Looking back at the simplicity and predictability of days gone by evokes an undeniable feeling of happiness for many of us. But as brands continue to race toward futuristic concepts and tailored solutions, how relevant and effective is nostalgia in marketing to both young and old?
In 2015, Margate’s beachfront theme park, Dreamland, re-opened to the public with a £30 million refurbishment aimed at driving numbers back up to their 1960s heyday. Featuring old theme park thrills packaged in vintage aesthetics, Dreamland was designed to appeal to the Instagram generation as much as young families and nostalgia seekers.
“We’re trying to create an old-fashioned, yet oh-so fashionable brand… It’s got to feel risky and subversive, edgy, homespun and indie” says Wayne Hemingway, the designer of the park. The aspirations were a natural reflection of Margate’s “the original seaside” brand, developed by Underscore, to attract visitors on the high speed rail link out of London’s St Pancras station.
Every element of the park, from the garishly coloured staff shirts featuring the new tagline, ‘We cater for your pleasure’, to the classic British resort cuisine with a twist (think pastel-coloured ice cream, gourmet burgers and sweet potato fries), has been meticulously fashioned to evoke rose-tinted memories of the idyllic British seaside break.
Up against the increasingly futuristic experience of the likes of Alton Towers, has the nostalgia-led exercise been effective? Though it initially represented an economic gamble, Dreamland has successfully managed significant uplift in visitors, seeing thousands explore the park, and an attendance record of 8,500 in one day achieved. For the cosmopolitan audience, it’s proving especially popular with a third of pre-booked ticket buyers hailing from London.
The attraction has even achieved a wider economic boost for Margate with the Smiths Court Hotel reporting a 77% increase in weekend breaks, and the Turner Contemporary gallery enjoying a 25% rise in visitors over the summer months.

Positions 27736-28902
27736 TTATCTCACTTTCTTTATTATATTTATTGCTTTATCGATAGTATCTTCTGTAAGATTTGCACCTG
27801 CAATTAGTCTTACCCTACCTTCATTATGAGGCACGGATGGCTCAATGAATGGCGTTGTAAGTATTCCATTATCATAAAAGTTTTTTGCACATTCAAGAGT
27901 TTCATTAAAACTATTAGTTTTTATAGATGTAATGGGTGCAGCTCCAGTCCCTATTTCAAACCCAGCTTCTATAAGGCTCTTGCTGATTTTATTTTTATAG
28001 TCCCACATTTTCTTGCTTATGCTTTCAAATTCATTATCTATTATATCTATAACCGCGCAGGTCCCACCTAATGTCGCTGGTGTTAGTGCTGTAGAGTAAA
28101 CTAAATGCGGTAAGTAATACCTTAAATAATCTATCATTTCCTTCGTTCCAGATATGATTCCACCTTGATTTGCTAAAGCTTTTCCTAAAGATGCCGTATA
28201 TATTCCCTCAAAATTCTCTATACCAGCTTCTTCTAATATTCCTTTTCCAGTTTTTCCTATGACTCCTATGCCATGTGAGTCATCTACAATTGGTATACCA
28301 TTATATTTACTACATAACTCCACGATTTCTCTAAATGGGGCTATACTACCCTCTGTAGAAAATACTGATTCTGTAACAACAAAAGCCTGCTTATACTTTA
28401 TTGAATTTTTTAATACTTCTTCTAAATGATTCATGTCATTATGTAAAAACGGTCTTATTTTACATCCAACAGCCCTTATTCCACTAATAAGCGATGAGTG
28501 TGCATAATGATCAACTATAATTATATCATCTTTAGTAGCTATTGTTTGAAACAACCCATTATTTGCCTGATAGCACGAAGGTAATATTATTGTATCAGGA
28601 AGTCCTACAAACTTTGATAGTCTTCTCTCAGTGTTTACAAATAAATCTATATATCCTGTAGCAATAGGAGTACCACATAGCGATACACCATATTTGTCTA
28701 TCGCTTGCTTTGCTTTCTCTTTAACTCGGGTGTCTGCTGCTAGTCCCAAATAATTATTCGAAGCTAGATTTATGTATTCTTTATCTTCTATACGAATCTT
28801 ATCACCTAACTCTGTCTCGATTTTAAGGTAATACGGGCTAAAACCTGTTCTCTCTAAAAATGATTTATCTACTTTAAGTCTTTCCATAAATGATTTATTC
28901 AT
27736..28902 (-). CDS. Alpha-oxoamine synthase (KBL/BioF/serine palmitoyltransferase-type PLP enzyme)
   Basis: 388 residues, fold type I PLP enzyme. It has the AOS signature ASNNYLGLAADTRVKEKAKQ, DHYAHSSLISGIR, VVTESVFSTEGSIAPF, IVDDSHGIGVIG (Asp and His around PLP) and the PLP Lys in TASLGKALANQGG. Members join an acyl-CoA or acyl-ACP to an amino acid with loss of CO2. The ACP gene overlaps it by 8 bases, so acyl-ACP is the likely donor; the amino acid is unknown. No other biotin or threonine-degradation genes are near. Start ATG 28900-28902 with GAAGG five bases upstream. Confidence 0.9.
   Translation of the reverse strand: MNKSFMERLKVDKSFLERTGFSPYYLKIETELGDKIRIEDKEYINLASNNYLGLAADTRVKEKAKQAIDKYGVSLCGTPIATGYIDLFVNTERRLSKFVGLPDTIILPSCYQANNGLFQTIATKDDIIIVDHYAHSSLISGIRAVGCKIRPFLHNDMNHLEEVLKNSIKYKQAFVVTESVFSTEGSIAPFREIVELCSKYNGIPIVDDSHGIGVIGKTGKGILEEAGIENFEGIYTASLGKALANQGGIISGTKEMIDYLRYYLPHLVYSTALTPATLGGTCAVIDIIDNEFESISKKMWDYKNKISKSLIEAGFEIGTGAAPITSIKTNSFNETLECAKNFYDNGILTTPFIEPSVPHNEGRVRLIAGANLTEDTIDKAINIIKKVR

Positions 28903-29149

“For better or worse, nostalgia is the new currency,” writes Trent Moore for Blastr. There’s a reason why Facebook wants to remind you of what you were doing this day 8 years ago – memory holds a great deal of emotional value for people of all ages, and it has proved effective not only for theme parks such a Dreamland and Blackpool’s Pleasure Beach, but brands in general. Alexandra Palace underwent a similar restoration process in 2013, which involved unlocking a nostalgia-led brand story that had previously gone unspoken for many generations.
Once known as “The People’s Palace”, Alexandra Palace was the first palace built for the people and despite many decades of popularity, the venue fell victim to changing audience needs and in turn attendance numbers dwindled. Following a successful rebrand and regeneration campaign, “The People’s Palace” proved an incredibly powerful tool in ensuring all communication was relevant to new audiences, but also respectful of the true story of the place. The exercise put Ally Pally put back on the map as a destination and generated enormous traffic and media interest which in turn has led to a significant contribution from English Heritage to preserve this iconic building for future generations.
Nostalgia is not an easy marketing tool to work with – it walks a fine line between ‘cool’ and ‘out of touch’ but the right approach to selling the past can prove incredibly effective in an increasingly future focused world.